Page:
Thursday, October 23, 2008

Verdi's "La Traviata": a lesson for today's concerns about "online reputation"?


In September, the Washington National Opera put on Giuseppe Verdi’s "La Traviata" (“One who goes astray”), and made a free broadcast Saturday 13 in the (slightly oversized) Nationals Park outfield. I missed that because of storms, but found a lot on Netflix to make up for it. The WNO link is here.

The most compact performance on DVD seems to be the 1968 Rome Opera performance with Giuseppe Patane conducting. Anna Moffo plays the tragic courtesan heroine Violetta Valery; Franco Bonisolli the overly conscientious lover Alfred, and Gino Bechi is Alfredo’s patriarchal father. The distributor is Video Artists International (VAI) and the production is photographed in rather muted, sepia colors for the lavish internal sets. The director is Mario Lanfranchi.

The opera is based on the novel La Dame aux Camelais, by Alexander Dumas son (his father wrote “The Count of Monte Cristo”). The DVD puts the opera as four acts, with Act II divided into two acts here. It’s more common to present the opera in three acts, with two intermissions (as the Washington opera does).

The story is a moral parable. Violetta sacrifices all she has (in material possessions) out of love for Alfredo but Alfredo’s father manipulates her out of the relationship, claiming that Alfredo’s family reputation will be injured by Violetta’s as a coutersan. There is a libertarianesque gambling episode in a 19th century Parisian Las Vegas (when Alfredo tries to win back her sacrifice), the possibility of a duel to settle honor. But she is dying of tuberculosis, the incurable white plague of her era. The whole story seems oddly relevant to the twists about today’s concerns about online reputation.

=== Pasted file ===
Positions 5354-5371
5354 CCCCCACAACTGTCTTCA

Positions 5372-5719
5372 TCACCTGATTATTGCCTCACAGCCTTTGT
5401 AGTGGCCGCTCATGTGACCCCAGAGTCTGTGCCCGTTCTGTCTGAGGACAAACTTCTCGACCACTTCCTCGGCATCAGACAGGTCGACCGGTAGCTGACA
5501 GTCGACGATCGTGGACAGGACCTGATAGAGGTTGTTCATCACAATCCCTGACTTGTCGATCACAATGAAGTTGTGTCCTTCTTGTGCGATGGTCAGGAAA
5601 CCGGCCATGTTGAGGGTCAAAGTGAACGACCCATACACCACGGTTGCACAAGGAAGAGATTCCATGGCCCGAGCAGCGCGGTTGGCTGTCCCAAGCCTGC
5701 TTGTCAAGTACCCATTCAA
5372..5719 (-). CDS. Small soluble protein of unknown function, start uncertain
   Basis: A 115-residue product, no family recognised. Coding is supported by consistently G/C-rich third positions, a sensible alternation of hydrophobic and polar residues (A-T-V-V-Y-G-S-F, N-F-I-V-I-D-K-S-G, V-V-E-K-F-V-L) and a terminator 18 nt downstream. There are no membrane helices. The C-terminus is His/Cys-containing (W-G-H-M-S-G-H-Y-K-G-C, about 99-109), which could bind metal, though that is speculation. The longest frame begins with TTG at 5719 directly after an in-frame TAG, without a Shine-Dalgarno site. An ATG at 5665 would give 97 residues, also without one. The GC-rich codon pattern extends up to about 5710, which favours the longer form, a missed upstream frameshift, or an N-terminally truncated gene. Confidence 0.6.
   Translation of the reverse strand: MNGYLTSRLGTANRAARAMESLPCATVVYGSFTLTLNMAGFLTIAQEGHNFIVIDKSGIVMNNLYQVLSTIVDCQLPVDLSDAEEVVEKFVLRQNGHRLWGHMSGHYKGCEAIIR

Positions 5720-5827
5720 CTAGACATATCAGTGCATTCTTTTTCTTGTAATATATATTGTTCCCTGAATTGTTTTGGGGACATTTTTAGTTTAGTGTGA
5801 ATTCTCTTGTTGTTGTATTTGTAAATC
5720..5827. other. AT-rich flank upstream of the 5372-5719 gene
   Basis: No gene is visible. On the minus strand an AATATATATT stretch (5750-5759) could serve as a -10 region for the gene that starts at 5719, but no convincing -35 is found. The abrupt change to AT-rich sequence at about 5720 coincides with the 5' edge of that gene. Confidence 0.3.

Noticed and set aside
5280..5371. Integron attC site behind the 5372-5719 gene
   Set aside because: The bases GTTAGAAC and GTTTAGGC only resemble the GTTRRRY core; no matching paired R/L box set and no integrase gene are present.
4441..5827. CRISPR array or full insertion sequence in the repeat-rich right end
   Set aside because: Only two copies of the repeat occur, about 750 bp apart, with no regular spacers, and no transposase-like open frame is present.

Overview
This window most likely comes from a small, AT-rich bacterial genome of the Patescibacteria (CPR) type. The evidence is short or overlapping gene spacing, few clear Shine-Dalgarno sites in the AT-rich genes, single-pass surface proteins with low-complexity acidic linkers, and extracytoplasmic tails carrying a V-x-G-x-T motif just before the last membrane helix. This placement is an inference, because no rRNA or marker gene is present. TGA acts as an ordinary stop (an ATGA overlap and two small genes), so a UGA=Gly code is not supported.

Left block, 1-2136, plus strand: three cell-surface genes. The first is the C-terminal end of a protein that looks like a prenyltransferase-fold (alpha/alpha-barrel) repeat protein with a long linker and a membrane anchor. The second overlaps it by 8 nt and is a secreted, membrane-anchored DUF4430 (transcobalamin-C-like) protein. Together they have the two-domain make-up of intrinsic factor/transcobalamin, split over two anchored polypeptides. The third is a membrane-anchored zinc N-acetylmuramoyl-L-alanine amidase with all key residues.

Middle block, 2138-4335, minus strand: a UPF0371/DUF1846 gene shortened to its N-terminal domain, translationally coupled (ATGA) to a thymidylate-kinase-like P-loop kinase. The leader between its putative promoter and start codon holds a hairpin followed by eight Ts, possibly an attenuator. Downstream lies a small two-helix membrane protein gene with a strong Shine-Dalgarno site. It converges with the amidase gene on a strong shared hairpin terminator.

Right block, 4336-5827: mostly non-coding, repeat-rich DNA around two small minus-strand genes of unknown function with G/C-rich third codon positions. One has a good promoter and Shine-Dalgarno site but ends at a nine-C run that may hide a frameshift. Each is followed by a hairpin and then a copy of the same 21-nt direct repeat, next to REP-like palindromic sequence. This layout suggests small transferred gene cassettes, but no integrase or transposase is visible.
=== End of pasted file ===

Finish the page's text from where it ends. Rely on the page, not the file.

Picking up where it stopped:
The music has its famous choruses and an abundance of triple time and compound (like 6/8) meters. The most thrilling chorus closes Act III on the DVD (or II in most perfomances). When she dies at the end, the music comes to a violent (“Sturm und Drang”) close, apparently in D minor, with the style that is normally appropriate for ending the first movement of a romantic symphony in a minor key. The prelude to the last act, a quiet passage for strings in a minor key, is one of Verdi’s most original, in an opera that abounds in more conventional harmonic progressions.

Netflix offers a one-hour documentary from Kultur and AudioVisual Concept (Germany), “La Traviata: Love & Sacrifice: The Story of the Opera” (dor. Marie Blanc-Hemerline) that traces the plot with excerpts from singers including Kathleen Cassello, Angela Gheorghiu, Marie McLaughlin and Carla Bastro as Violetta. Here is a link for the DVD: The DVD says that the original premier was a failure and that the audience had a hard time with the subject matter. The opera is poignant but not dramatic in the usual sense.

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